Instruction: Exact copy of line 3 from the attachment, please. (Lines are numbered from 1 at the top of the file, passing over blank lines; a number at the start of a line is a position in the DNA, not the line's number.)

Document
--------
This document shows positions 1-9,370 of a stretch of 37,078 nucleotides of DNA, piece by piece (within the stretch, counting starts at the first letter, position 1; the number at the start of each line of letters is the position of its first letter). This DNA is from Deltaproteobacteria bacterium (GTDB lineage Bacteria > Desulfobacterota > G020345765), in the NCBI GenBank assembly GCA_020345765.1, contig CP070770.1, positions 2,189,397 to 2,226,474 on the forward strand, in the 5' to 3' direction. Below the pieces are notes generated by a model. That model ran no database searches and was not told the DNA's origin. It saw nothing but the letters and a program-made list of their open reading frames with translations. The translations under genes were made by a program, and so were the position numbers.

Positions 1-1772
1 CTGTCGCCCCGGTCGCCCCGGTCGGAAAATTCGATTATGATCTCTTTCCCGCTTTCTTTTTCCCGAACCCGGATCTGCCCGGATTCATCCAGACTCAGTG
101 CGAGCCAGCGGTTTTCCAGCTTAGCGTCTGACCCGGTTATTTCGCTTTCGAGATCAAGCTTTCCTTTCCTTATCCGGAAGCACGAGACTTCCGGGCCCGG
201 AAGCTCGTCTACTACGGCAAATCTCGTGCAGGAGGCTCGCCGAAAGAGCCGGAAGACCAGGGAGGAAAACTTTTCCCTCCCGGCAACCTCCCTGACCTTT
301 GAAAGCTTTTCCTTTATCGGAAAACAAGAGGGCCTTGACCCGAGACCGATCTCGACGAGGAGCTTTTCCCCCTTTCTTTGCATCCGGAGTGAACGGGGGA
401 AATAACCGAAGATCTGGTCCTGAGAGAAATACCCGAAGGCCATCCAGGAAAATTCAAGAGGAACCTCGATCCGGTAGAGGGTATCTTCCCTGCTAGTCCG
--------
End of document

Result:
1 CTGTCGCCCCGGTCGCCCCGGTCGGAAAATTCGATTATGATCTCTTTCCCGCTTTCTTTTTCCCGAACCCGGATCTGCCCGGATTCATCCAGACTCAGTG